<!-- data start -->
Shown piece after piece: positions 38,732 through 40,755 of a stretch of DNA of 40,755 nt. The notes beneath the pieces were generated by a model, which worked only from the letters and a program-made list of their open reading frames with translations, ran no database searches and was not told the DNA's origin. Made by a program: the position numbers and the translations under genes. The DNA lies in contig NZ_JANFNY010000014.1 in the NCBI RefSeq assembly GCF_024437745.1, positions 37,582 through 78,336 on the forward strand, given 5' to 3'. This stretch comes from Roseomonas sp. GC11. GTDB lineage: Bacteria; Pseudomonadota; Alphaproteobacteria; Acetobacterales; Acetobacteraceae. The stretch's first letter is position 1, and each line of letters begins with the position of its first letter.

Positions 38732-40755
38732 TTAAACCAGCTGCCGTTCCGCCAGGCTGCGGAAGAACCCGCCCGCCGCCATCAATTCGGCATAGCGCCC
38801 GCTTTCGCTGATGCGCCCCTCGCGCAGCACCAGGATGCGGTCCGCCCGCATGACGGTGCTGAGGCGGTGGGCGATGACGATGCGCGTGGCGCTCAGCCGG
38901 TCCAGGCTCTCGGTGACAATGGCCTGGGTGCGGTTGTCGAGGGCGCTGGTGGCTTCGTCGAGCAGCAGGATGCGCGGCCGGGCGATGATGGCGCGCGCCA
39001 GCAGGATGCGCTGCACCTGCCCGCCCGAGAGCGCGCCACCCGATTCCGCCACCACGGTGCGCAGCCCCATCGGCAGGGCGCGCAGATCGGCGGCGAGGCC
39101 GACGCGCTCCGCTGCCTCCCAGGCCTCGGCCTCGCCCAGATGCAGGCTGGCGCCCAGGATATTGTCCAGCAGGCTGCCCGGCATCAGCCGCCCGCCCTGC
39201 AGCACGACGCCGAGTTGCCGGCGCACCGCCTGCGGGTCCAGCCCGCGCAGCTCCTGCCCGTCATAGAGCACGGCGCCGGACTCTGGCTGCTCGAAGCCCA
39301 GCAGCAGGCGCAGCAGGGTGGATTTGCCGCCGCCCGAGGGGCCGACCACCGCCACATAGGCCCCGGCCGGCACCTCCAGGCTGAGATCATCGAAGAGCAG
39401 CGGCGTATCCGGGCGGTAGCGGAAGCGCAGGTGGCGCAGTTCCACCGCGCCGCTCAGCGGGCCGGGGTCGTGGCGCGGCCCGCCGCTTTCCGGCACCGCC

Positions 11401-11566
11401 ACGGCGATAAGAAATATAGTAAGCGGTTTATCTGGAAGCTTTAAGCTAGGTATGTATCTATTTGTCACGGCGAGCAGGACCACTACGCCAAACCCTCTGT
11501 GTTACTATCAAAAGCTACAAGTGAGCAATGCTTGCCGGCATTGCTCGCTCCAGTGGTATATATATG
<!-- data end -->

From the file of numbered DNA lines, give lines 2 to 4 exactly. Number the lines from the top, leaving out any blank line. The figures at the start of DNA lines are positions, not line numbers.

Positions 38732-40755
38732 TTAAACCAGCTGCCGTTCCGCCAGGCTGCGGAAGAACCCGCCCGCCGCCATCAATTCGGCATAGCGCCC
38801 GCTTTCGCTGATGCGCCCCTCGCGCAGCACCAGGATGCGGTCCGCCCGCATGACGGTGCTGAGGCGGTGGGCGATGACGATGCGCGTGGCGCTCAGCCGG